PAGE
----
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Which Electrical Apprenticeship Program is right for you?

If you’re looking for a change in careers then choosing the right electrical apprenticeship program is very important. Electrical apprenticeships are a great way for you to earn as you learn, but getting into an apprenticeship may have its challenges.

For starters, you first need to know about which training program you’re interesting in joining.

Do yourself a favor and and don’t rush into a decision. You should understand fully what each program offers and how it can benefit you.

Here’s a review of electrical apprenticeship programs offered by the IBEW and IEC. Not every apprenticeship offers all the programs – they may just focus on one.

IBEW Electrical Apprenticeship Programs

Inside Wireman Apprenticeship – 5-Year  Program

The inside wireman works on any multi-family dwelling (apartments), commercial, or industrial buildings. Apprentices work under the direct supervision of a licensed journeyman wireman.

An inside wireman, also known as a journeyman electrician installs electrical distributions centers, panel boards, side panels, conduit systems, motor controls, lighting, fire alarms, generators, and temporary wiring.

Students will receive training in:

  • AC and DC theory
  • Electrical systems
  • Wiring methods
  • Conduit bending
  • Transformers
  • Generators
  • Motors and controls

Apprentices will receive a minimum of 200 hours of classroom instruction per year. Plus, additional credits are approved Associate Degree classes may be completed prior to graduation.

Residential Trainee – 2-Year Program

The trainee works under the direct supervision of a residential wireman. This type of work pertains to wiring of homes and small apartment houses under three stories which includes electrical service, installation of romex and boxes, hook-up of ranges and other major appliances, receptacles, switches, lighting, electrical heat, heat pumps, etc. All trainees must attend a minimum of 200 hours of related classroom instruction per year.

Sound and Communication – 3-Year Program

A sound and comm technician installs, tests, maintains, and repairs low-voltage systems in commercial and industrial areas. This apprenticeship program is a three years long with over 400 hours of classroom, lab with hands-on training, and over 4,000 hours of on-the-job training.

Some programs also offer college credit that counts towards an associate degree from local community colleges as well.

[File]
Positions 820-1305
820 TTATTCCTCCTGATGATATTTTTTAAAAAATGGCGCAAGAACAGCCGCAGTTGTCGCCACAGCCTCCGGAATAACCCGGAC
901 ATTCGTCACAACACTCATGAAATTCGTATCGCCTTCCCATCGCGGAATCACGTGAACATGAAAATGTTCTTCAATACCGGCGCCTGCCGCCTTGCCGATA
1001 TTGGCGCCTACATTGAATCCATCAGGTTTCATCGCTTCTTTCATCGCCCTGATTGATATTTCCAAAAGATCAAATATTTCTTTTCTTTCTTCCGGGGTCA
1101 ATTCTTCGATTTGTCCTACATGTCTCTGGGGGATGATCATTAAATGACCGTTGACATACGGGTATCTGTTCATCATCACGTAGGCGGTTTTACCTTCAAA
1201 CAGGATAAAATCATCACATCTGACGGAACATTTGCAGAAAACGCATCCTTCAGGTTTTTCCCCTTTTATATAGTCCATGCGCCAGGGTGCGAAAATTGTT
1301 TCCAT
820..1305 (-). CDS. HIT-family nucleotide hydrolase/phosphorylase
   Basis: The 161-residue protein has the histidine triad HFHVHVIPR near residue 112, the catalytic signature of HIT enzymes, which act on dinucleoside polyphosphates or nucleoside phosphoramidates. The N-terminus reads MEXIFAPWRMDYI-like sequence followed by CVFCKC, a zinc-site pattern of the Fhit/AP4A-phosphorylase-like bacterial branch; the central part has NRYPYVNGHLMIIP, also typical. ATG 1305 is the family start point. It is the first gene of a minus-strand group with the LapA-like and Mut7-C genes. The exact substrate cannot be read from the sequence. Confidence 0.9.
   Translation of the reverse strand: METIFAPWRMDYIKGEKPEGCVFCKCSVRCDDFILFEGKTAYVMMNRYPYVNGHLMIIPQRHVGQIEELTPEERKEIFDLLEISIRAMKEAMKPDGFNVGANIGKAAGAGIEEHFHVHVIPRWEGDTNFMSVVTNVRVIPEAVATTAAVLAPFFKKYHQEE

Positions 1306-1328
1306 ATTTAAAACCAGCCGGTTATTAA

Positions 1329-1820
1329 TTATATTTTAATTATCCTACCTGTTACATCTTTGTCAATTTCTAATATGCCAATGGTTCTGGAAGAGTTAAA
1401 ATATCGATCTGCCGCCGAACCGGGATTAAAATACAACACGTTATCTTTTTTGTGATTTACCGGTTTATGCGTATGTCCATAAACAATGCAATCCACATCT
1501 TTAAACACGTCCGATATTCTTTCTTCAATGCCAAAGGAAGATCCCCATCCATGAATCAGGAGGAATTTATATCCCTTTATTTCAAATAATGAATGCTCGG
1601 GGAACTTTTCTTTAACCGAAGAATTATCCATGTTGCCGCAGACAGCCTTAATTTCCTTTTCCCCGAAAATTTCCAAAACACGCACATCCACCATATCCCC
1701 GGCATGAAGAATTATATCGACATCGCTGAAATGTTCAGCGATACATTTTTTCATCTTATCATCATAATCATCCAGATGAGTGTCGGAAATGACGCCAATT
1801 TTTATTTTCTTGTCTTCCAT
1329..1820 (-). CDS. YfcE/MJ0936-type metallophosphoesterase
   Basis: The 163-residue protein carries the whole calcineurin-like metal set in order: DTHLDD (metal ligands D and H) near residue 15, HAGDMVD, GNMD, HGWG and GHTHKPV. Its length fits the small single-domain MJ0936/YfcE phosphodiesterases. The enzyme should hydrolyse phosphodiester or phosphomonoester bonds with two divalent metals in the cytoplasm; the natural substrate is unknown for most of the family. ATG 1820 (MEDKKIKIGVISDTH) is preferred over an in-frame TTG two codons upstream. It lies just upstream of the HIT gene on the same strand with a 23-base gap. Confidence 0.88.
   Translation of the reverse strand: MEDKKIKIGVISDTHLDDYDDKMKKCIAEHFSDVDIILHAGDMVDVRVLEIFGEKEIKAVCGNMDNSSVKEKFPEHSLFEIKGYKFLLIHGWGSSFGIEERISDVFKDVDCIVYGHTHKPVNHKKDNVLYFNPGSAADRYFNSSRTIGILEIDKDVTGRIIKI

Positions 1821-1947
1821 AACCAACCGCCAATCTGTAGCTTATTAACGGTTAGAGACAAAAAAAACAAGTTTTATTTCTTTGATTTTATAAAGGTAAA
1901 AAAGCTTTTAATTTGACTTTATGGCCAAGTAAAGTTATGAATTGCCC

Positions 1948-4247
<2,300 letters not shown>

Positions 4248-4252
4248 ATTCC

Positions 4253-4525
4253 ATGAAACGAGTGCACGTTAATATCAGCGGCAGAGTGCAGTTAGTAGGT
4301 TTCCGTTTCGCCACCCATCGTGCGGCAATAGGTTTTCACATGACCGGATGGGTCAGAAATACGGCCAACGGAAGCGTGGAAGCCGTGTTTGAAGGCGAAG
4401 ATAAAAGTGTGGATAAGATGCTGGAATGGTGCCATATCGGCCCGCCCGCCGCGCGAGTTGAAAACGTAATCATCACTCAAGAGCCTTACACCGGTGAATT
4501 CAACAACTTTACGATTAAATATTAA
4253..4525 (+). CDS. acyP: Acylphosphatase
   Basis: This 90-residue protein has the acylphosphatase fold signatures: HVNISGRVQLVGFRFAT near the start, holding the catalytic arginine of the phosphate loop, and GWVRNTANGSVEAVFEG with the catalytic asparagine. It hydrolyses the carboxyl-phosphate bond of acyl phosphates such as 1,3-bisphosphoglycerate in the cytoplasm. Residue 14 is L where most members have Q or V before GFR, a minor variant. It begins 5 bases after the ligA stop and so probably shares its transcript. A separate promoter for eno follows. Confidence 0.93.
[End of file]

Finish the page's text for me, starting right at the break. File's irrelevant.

Apprentices work under a licensed or certified Sound and Communication Technician. Some of the low voltage systems technicians work with are:

  • Fiber Optic Networks
  • Security Installations
  • Voice Data Video Technology
  • Audio/Video Systems
  • Fire and Life Safety Systems

First year apprentices study topics such as: OSHA safety, structured cabling, telecommunications, basic cabling, fiber optics, the metric system, the National Electric Code, DC theory, wiring devices, instruments, and electrical industry terms.

The second year and third year classes include AC theory, fire alarm systems, grounding and bonding, wiring methods, communication circuits, security systems, audio and video theory, closed circuit television, and fire and life safety systems.

IEC Electrical Apprenticeship Programs

 

All apprenticeship programs that cater to the electrical trade have a few basic requirements.

The first being that you must be at least 18 years old. If you haven’t met this basic requirement then now is the time research more about the trade you’re interested in joining.

electrical apprenticeship programAll apprenticeship programs require that you have have either a high school diploma or a GED. If you don’t have your high school diploma then you’ll need to look at obtaining your GED.

There are online resources that help you prepare for taking your GED exam. But be wary of online exams that claim to offer GED certificates. Many of these offer fake credentials upon completion and only take advantage of your willingness to pay.

You’ll need to search for testing centers in your area. Contact your local community college for more information.

If you’re looking to join an International Brotherhood of Electrical Workers (IBEW) apprenticeship program, they have an additional requirement. Successful completion of high school algebra or post high school algebra course is required to join their apprenticeship. For more information about the IBEW apprenticeship program click here.

The International Electrical Contractors (IEC) apprenticeship does not have the algebra requirement listed under their basic requirements. However, they do require that you take a math placement test before joining. To help prepare yourself check out the Khan Academy’s algebra 1 course to help brush up on your skills. For more information about the IEC apprenticeship program click here.

 

 

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Alex M
Hard Work Puts You Where Good Luck Can Find You

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